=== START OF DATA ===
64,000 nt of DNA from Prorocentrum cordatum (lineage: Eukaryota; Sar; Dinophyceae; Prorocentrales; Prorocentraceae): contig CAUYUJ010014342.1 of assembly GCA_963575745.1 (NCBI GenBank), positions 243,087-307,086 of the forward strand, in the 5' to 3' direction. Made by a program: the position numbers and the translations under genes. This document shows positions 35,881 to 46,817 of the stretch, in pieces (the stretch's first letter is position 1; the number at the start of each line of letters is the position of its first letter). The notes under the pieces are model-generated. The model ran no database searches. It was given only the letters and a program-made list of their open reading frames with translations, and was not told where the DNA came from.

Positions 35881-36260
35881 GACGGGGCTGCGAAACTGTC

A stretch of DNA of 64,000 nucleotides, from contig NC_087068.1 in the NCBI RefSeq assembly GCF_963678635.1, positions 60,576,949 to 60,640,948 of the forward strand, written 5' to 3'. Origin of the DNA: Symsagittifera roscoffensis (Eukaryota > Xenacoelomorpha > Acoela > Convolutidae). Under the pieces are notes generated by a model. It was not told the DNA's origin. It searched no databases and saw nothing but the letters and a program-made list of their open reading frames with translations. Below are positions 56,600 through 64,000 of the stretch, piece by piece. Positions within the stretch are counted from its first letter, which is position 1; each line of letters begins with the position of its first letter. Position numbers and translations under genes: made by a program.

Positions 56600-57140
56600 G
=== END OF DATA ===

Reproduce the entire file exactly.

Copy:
64,000 nt of DNA from Prorocentrum cordatum (lineage: Eukaryota; Sar; Dinophyceae; Prorocentrales; Prorocentraceae): contig CAUYUJ010014342.1 of assembly GCA_963575745.1 (NCBI GenBank), positions 243,087-307,086 of the forward strand, in the 5' to 3' direction. Made by a program: the position numbers and the translations under genes. This document shows positions 35,881 to 46,817 of the stretch, in pieces (the stretch's first letter is position 1; the number at the start of each line of letters is the position of its first letter). The notes under the pieces are model-generated. The model ran no database searches. It was given only the letters and a program-made list of their open reading frames with translations, and was not told where the DNA came from.

Positions 35881-36260
35881 GACGGGGCTGCGAAACTGTC

A stretch of DNA of 64,000 nucleotides, from contig NC_087068.1 in the NCBI RefSeq assembly GCF_963678635.1, positions 60,576,949 to 60,640,948 of the forward strand, written 5' to 3'. Origin of the DNA: Symsagittifera roscoffensis (Eukaryota > Xenacoelomorpha > Acoela > Convolutidae). Under the pieces are notes generated by a model. It was not told the DNA's origin. It searched no databases and saw nothing but the letters and a program-made list of their open reading frames with translations. Below are positions 56,600 through 64,000 of the stretch, piece by piece. Positions within the stretch are counted from its first letter, which is position 1; each line of letters begins with the position of its first letter. Position numbers and translations under genes: made by a program.

Positions 56600-57140
56600 G